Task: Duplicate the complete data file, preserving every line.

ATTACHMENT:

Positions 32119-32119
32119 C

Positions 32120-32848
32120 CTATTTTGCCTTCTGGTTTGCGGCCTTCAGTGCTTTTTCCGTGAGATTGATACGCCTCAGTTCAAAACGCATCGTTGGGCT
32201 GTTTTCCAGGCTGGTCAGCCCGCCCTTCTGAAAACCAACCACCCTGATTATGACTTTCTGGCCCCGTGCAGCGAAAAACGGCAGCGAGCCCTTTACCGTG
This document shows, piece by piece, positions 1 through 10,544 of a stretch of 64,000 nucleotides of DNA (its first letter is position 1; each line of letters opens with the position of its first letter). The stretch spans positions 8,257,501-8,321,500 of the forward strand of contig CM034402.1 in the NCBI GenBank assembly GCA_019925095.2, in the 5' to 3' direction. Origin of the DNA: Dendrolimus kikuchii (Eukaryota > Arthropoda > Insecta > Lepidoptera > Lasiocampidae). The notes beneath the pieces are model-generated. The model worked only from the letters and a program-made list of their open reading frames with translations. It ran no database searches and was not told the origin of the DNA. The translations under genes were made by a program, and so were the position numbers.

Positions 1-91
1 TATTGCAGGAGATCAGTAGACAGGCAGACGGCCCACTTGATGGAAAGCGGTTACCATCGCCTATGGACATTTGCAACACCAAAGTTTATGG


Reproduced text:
Positions 32119-32119
32119 C

Positions 32120-32848
32120 CTATTTTGCCTTCTGGTTTGCGGCCTTCAGTGCTTTTTCCGTGAGATTGATACGCCTCAGTTCAAAACGCATCGTTGGGCT
32201 GTTTTCCAGGCTGGTCAGCCCGCCCTTCTGAAAACCAACCACCCTGATTATGACTTTCTGGCCCCGTGCAGCGAAAAACGGCAGCGAGCCCTTTACCGTG
This document shows, piece by piece, positions 1 through 10,544 of a stretch of 64,000 nucleotides of DNA (its first letter is position 1; each line of letters opens with the position of its first letter). The stretch spans positions 8,257,501-8,321,500 of the forward strand of contig CM034402.1 in the NCBI GenBank assembly GCA_019925095.2, in the 5' to 3' direction. Origin of the DNA: Dendrolimus kikuchii (Eukaryota > Arthropoda > Insecta > Lepidoptera > Lasiocampidae). The notes beneath the pieces are model-generated. The model worked only from the letters and a program-made list of their open reading frames with translations. It ran no database searches and was not told the origin of the DNA. The translations under genes were made by a program, and so were the position numbers.

Positions 1-91
1 TATTGCAGGAGATCAGTAGACAGGCAGACGGCCCACTTGATGGAAAGCGGTTACCATCGCCTATGGACATTTGCAACACCAAAGTTTATGG